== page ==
When adding decorative pieces of glass to the base frame, you do not have to do a full fuse. Tack fusing (don’t ramp to such a high temp – go to ~1375 F) will add topography to highlight the decorations.
In this next example, I created the white frame and millefiori trios during a full fuse. Then, I followed up by tack fusing some green and pink stringers along with blue diamonds.
Are you starting to get the sense that the sky’s the limit for embellishing the frames?
As the finale, here is the frame I made to hold my father’s picture. It is a black 8″x10″ frame with the geometric glass highlights tack fused on for interest. Note that I rounded the corners since the frame barely could fit in my kiln (13″ diameter shelf).
I’m so glad I figured out how to make these glass picture frames. My mind is racing with more project ideas. Time to go back into the studio!
A new take on your Grandma’s paperweight
Remember those heavy, Venetian glass paperweights with little glass flowers trapped inside sitting on lacy doilies? They seem to be a fixture in our grandparents’ or even great-grandparents’ homes. I saw a reference to using a fused glass casting method to recreate this style and I had to try it.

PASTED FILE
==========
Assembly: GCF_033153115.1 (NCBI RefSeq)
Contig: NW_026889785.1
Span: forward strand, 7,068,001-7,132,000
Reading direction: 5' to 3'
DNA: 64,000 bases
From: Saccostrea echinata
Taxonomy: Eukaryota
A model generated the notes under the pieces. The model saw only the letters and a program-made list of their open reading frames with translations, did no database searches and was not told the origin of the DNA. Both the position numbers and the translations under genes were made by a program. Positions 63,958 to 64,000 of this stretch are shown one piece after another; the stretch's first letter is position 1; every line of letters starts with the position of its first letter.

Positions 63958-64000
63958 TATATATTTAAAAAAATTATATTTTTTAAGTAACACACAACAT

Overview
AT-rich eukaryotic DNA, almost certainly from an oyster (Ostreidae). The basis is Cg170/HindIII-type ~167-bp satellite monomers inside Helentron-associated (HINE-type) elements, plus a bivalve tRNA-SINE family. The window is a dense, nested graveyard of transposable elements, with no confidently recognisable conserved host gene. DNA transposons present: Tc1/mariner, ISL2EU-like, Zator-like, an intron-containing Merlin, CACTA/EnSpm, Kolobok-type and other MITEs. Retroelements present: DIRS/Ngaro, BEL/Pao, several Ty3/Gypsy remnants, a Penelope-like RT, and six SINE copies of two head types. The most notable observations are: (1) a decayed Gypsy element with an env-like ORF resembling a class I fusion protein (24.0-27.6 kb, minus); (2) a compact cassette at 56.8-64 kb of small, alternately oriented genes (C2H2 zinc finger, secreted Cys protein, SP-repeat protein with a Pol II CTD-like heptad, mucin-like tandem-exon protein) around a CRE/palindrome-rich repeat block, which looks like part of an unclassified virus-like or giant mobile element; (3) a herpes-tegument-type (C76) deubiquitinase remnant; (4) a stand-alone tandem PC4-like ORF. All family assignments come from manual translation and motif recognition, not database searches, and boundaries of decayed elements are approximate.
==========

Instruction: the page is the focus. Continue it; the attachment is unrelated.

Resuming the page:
First off – I had to buy a ceramic casting mold (a bowl to create the dome shape) and some glass millefiori. The millefiori manufacturing process is fascinating and I highly recommend looking for a YouTube video illustrating it (but more on that another time). As usual with fused glass molds, be sure to apply multiple coats of kiln wash before filling the mold with glass.
Now begin to fill the mold with glass. I started with a thin layer of clear glass frit.
Then I began to lay out a random assortment of multi-colored millefiori. I wanted a single layer that would dominate the final paperweight.
Another light sprinkle of clear frit to fill in some of the gaps…
and I moved on to filling the entire cavity with pieces of clear glass, often called cullet. The glass should be larger than typical frit. All those random extra pieces of clear glass you had from previous projects? Put some in a paper bag and wail away with a hammer. Besides relieving any frustration you may have, it’s a great way to recycle your glass and create cullet. The more well behaved/well-controlled artist may choose to use glass snips to create small pieces instead.
Whatever your temperament, pile this glass into the mold until it extends an inch or so above the rim.